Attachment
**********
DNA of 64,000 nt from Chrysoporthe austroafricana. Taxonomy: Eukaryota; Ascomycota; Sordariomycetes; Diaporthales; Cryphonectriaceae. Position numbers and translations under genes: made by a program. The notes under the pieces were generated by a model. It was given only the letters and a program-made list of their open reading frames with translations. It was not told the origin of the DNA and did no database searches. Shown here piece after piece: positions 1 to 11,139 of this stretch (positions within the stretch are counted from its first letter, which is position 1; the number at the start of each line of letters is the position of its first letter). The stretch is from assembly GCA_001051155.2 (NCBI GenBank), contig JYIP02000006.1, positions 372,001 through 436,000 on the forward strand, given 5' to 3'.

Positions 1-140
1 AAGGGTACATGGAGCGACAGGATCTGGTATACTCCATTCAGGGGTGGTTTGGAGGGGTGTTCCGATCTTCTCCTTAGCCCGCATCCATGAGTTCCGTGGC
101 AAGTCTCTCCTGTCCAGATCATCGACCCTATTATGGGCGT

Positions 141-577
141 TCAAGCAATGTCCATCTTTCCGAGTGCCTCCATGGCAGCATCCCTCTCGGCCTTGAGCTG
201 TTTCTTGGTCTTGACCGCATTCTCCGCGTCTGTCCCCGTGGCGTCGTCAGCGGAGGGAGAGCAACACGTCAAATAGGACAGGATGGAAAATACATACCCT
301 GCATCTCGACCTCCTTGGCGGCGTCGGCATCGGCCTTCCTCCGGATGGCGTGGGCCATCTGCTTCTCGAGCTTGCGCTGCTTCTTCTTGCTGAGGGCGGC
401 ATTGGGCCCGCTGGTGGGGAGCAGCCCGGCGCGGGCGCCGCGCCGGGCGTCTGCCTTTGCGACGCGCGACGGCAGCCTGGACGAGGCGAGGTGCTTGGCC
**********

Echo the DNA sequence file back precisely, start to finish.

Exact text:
DNA of 64,000 nt from Chrysoporthe austroafricana. Taxonomy: Eukaryota; Ascomycota; Sordariomycetes; Diaporthales; Cryphonectriaceae. Position numbers and translations under genes: made by a program. The notes under the pieces were generated by a model. It was given only the letters and a program-made list of their open reading frames with translations. It was not told the origin of the DNA and did no database searches. Shown here piece after piece: positions 1 to 11,139 of this stretch (positions within the stretch are counted from its first letter, which is position 1; the number at the start of each line of letters is the position of its first letter). The stretch is from assembly GCA_001051155.2 (NCBI GenBank), contig JYIP02000006.1, positions 372,001 through 436,000 on the forward strand, given 5' to 3'.

Positions 1-140
1 AAGGGTACATGGAGCGACAGGATCTGGTATACTCCATTCAGGGGTGGTTTGGAGGGGTGTTCCGATCTTCTCCTTAGCCCGCATCCATGAGTTCCGTGGC
101 AAGTCTCTCCTGTCCAGATCATCGACCCTATTATGGGCGT

Positions 141-577
141 TCAAGCAATGTCCATCTTTCCGAGTGCCTCCATGGCAGCATCCCTCTCGGCCTTGAGCTG
201 TTTCTTGGTCTTGACCGCATTCTCCGCGTCTGTCCCCGTGGCGTCGTCAGCGGAGGGAGAGCAACACGTCAAATAGGACAGGATGGAAAATACATACCCT
301 GCATCTCGACCTCCTTGGCGGCGTCGGCATCGGCCTTCCTCCGGATGGCGTGGGCCATCTGCTTCTCGAGCTTGCGCTGCTTCTTCTTGCTGAGGGCGGC
401 ATTGGGCCCGCTGGTGGGGAGCAGCCCGGCGCGGGCGCCGCGCCGGGCGTCTGCCTTTGCGACGCGCGACGGCAGCCTGGACGAGGCGAGGTGCTTGGCC